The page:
Zee deal took just 45 minutes over breakfast : Punit Goenka

Varun Agarwal/Thomas K Thomas Mumbai | Updated on August 01, 2019 Published on August 01, 2019

Punit Goenka, MD and CEO, Zee Entertainment

Roping in Invesco Oppenheimer was not a tough decision, says Punit Goenka

The Zee Group’s decision to sell stake in its flagship Zee Entertainment was a forced one given the pressure from lenders to settle their debt of ₹11,000 crore by September. While a number of players including Comcast were keen to buy a stake in it, US-based Invesco Oppenheimer, which already owns 8 per cent stake in the company, emerged the white knight. BusinessLine spoke with Punit Goenka, MD & CEO at Zee Enterprises, to understand the contours of the deal. Excerpts:

How tough was the decision to sell given Zee Entertainment is the jewel in the group’s crown?

It’s not a difficult choice once you come to terms with it. I came to terms with it on January 25 itself. The momentum on the deal picked up only after the elections because anyone from outside the country making that kind of investment in India just around the general elections wanted to be certain, especially when the rumour mill on the election was of chalk and cheese.

What took you so long to close the deal?

My first preference was a strategic partner. But I had to keep financial investors as backup ready and that’s what I was doing. It’s unfortunate the strategic partner didn’t understand the gravity of the situation. And the time lines they wanted to close the deal was not in line with what we needed. So we took a hard decision that we’ll go with a financial investor.

In hindsight, do you think it’s better you have a financial investor now that don t have to give out any board seats?

Even the strategic investors I had spoken to wanted us to run the company. One investor wanted full control. We were open to that as well but its just that the timelines did not work out for us given the September deadline to pay off our debt.

Why were you looking at strategic players?

It’s not just money. Our aspiration to be a media company from the emerging markets has not changed. We believed a strategic partner would’ve helped us do that. Our DNA is to think about content, it is not to think about technology. Therefore, a strategic partner would have been better. Now we will have to work out alliances but right now our focus is to run the company, continue to build Zee5, continue to build the broadcasting portfolio. We’ll start thinking next year about what we want to do once this debt issue is settled.

The strategic investors wanted more time to close the deal or were they giving you lesser valuation?

Valuation was secondary. They made an offer and I didn’t even negotiate it. My question to them was can you meet my timeline. They said they cannot meet my timeline. We were very open to sell to even the investors who wanted complete control as long as they took care of the entire debt situation.

Once you exit the non-media assets, how much of stakes do you think you’d still have to sell in Zee?

My priority now is to pay off debt. If there is any short fall after selling the non media asssets, I’ll have to generate from the media assets. My estimation is that I will be left with significant shareholding, which will be motivating enough for us to continue to work with the same vigour and passion with which we’ve built the company.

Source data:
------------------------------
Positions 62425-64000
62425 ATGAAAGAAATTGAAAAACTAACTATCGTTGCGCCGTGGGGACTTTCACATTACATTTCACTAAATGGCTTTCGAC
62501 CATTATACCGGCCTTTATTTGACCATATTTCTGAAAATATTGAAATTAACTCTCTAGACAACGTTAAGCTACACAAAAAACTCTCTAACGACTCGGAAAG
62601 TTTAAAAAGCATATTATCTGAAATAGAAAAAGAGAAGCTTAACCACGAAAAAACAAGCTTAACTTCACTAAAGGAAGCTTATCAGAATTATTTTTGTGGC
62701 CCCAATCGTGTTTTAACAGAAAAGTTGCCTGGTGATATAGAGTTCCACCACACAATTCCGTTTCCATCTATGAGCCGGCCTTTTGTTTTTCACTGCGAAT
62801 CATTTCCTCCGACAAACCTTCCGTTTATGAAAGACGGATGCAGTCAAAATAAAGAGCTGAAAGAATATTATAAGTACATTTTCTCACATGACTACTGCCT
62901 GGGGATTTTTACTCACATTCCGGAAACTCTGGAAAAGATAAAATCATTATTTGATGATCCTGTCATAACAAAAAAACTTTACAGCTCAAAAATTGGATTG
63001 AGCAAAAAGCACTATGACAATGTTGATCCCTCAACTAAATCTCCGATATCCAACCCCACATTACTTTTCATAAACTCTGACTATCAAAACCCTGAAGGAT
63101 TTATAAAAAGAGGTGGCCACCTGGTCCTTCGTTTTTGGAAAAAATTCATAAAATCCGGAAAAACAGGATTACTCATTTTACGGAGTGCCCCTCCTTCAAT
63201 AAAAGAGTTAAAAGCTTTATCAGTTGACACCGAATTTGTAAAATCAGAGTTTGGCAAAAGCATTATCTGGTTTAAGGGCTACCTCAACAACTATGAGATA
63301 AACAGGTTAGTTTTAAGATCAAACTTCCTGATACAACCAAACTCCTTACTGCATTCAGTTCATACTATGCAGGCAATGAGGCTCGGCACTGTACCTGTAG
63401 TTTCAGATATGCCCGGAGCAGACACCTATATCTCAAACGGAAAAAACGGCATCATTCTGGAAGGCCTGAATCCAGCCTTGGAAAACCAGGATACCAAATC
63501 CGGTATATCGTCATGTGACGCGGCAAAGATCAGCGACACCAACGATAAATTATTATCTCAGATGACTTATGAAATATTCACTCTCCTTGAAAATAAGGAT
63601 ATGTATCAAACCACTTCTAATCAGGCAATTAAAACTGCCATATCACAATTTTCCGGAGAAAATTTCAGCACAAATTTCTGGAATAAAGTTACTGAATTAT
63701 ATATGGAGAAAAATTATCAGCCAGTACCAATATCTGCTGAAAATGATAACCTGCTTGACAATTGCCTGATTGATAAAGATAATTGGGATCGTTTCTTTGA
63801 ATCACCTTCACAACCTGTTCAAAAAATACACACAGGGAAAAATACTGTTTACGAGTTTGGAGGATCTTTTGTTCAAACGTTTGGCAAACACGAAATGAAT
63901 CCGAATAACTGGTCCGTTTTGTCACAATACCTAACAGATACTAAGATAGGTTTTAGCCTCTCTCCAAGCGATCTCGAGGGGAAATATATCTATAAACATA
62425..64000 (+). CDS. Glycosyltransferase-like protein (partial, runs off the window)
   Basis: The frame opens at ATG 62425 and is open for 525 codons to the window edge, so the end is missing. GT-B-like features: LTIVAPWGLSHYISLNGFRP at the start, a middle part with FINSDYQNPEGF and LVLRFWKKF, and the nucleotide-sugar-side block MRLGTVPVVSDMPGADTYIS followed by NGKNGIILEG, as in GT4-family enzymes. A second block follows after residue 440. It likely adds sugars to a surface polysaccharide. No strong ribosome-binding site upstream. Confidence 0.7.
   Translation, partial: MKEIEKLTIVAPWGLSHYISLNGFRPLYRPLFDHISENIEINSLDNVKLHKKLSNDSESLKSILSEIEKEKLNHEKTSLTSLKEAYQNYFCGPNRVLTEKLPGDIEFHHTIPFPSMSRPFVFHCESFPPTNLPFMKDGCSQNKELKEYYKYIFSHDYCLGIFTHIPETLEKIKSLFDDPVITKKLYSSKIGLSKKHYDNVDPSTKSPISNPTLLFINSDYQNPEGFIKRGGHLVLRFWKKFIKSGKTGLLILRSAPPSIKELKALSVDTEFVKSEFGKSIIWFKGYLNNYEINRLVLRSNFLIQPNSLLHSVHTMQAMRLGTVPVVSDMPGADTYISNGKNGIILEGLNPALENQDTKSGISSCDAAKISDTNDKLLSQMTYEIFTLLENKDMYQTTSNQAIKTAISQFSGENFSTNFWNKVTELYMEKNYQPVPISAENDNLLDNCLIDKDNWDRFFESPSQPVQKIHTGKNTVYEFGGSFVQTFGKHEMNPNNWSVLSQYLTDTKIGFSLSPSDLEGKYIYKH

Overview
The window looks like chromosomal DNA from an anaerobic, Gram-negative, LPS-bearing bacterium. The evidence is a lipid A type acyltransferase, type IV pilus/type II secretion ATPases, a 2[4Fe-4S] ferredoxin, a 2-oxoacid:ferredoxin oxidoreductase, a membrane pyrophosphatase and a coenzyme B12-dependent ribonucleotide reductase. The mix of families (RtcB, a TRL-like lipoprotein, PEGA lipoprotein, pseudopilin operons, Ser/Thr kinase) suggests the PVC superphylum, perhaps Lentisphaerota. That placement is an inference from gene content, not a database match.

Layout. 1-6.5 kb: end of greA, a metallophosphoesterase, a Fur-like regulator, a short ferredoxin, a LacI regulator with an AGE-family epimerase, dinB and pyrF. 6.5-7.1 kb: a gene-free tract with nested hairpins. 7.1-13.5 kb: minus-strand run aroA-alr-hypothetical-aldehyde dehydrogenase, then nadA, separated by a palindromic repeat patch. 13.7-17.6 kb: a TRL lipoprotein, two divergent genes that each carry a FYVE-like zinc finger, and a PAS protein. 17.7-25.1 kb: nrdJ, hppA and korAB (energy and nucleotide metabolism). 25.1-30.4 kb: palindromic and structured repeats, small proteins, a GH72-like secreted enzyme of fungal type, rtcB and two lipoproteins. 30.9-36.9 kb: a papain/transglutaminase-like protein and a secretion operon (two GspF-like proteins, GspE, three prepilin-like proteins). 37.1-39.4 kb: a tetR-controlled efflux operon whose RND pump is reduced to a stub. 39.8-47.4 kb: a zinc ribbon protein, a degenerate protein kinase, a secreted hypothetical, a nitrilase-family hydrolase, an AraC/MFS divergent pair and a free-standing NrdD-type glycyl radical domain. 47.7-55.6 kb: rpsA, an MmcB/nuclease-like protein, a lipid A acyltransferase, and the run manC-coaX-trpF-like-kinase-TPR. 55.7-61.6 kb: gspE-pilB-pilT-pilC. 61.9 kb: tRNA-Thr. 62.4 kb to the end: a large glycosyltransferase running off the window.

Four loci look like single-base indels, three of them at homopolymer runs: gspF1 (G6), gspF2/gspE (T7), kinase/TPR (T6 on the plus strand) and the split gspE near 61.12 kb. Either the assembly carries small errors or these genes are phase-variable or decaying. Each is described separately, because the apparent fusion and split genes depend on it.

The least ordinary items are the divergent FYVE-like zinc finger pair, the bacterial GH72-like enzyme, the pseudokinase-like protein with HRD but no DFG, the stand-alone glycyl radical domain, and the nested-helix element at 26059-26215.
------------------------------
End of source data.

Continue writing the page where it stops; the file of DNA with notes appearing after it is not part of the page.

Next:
How close are you to selling your non-media assets?

We have non-binding term sheets already with us. This deal will give our corporate team some strength to negotiate harder. Because suddenly, ₹4,200 crore of liquidity will come into the group. That will ease the pressure. We will completely exit non-media assets. Earlier we were expecting a huge amount to come from them. Obviously, they will not come to those numbers but it will be reasonable. After that, we might still have to sell about additional 4-5 per cent stake in Zee.

Will the additional stake sale be done to a new financial investor?

Yes because Oppenheimer will not be able to buy those stakes because they have a technical cap of 20 per cent on a single scrip. They already had 8 per cent stake in the company. Oppenheimer and us will jointly look at whom can we bring in as the next financial investor.

What does the deal mean for Zee entertainment business?

The concern over debt is more or less over. Other than that it’s business as usual. Teams have been working hard, growth is coming. We will exit all non media business so our entire focus will be fully on media.

With Invesco holding nearly 20%, does this open up the possibility of a takeover bid, like how it happened with Mindtree?

For an investor who has been with us for 17 years I doubt Invesco Oppenheimer will do anything like that. Then you are telling the world that you do such thing behind the back of promoters, which is not a good reputation to have in the financial markets. It’s a two-way relationship. If I was not a good partner to them why would do they do this investment. If they want to exit at some point we can sit together and work it out. If liquidity improves even we can buy it back from them.

Was it difficult to get Invesco Oppenheimer to agree on the valuation?

Not at all, It took hardly 45 minutes over a breakfast.

Published on August 01, 2019
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